AFCON security beefed up
Pretoria - Police will guard the 16 teams participating in the 2013 Africa Cup of Nations in South Africa around the clock, organisers said Tuesday, after children threw rocks that injured a Zambia player recently.
"After the last event with the players, security will be provided to all our teams over 24 hours," deputy police minister Maggie Sotyu told a news conference in the capital Pretoria.
"Buses carrying players will be escorted by police at all times."
Despite security measures two boys threw rocks at the Zambian players' bus in Johannesburg on November 14.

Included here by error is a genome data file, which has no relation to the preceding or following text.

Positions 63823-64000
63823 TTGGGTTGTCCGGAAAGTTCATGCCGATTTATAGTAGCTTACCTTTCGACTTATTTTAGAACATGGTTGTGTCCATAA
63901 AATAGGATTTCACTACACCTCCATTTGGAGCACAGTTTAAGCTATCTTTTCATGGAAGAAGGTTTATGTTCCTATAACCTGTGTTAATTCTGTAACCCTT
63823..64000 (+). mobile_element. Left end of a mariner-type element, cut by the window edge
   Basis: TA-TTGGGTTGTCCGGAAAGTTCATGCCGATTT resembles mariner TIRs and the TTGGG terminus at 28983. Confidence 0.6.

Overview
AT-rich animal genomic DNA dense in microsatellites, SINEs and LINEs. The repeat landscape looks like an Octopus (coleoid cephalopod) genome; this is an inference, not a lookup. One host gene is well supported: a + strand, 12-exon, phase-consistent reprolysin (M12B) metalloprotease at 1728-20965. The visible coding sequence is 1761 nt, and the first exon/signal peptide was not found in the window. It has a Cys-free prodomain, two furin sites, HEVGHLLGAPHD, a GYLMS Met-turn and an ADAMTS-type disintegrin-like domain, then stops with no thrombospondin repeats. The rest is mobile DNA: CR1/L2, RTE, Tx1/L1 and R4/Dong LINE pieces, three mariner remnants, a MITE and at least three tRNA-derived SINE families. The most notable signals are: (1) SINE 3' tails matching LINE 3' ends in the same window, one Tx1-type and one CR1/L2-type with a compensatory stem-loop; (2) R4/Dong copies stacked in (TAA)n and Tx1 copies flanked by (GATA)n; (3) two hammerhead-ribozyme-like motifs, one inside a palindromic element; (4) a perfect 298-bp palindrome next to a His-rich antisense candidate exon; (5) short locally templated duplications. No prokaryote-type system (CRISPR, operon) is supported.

Goalkeeper Kennedy Mweene suffered a small glass cut to his face during the incident, which happened as the African champions were leaving the FNB Stadium following a friendly against South Africa.
"We did not anticipate what would happen, hence we did not have security escort," said Sotyu.
The stadium, also known as Soccer City, will host the opening and closing matches of the Africa Cup. It was the venue of the 2010 World Cup opening and final.
Teams will clash for the continental title in South Africa from January 19 to February 10 next year.
No glass bottles or cans will be allowed inside the stadiums and drinks will be sold in plastic containers.
Reserve policemen will also be on standby. Police handled much of the security in the World Cup after wardens refused to work demanding better pay and conditions.
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